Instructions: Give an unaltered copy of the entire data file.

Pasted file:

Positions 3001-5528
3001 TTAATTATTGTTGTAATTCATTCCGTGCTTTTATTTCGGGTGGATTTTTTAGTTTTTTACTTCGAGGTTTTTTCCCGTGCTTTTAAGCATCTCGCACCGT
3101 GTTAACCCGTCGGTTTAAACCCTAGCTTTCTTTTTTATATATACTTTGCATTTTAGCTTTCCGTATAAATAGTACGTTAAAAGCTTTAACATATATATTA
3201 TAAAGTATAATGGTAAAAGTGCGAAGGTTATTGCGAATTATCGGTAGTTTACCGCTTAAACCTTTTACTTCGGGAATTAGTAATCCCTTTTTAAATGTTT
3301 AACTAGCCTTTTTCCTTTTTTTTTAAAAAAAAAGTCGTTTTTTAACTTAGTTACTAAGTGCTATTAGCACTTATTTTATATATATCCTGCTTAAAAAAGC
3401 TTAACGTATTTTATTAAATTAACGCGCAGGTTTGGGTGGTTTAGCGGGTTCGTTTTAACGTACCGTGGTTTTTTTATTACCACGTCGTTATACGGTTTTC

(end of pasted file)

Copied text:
Positions 3001-5528
3001 TTAATTATTGTTGTAATTCATTCCGTGCTTTTATTTCGGGTGGATTTTTTAGTTTTTTACTTCGAGGTTTTTTCCCGTGCTTTTAAGCATCTCGCACCGT
3101 GTTAACCCGTCGGTTTAAACCCTAGCTTTCTTTTTTATATATACTTTGCATTTTAGCTTTCCGTATAAATAGTACGTTAAAAGCTTTAACATATATATTA
3201 TAAAGTATAATGGTAAAAGTGCGAAGGTTATTGCGAATTATCGGTAGTTTACCGCTTAAACCTTTTACTTCGGGAATTAGTAATCCCTTTTTAAATGTTT
3301 AACTAGCCTTTTTCCTTTTTTTTTAAAAAAAAAGTCGTTTTTTAACTTAGTTACTAAGTGCTATTAGCACTTATTTTATATATATCCTGCTTAAAAAAGC
3401 TTAACGTATTTTATTAAATTAACGCGCAGGTTTGGGTGGTTTAGCGGGTTCGTTTTAACGTACCGTGGTTTTTTTATTACCACGTCGTTATACGGTTTTC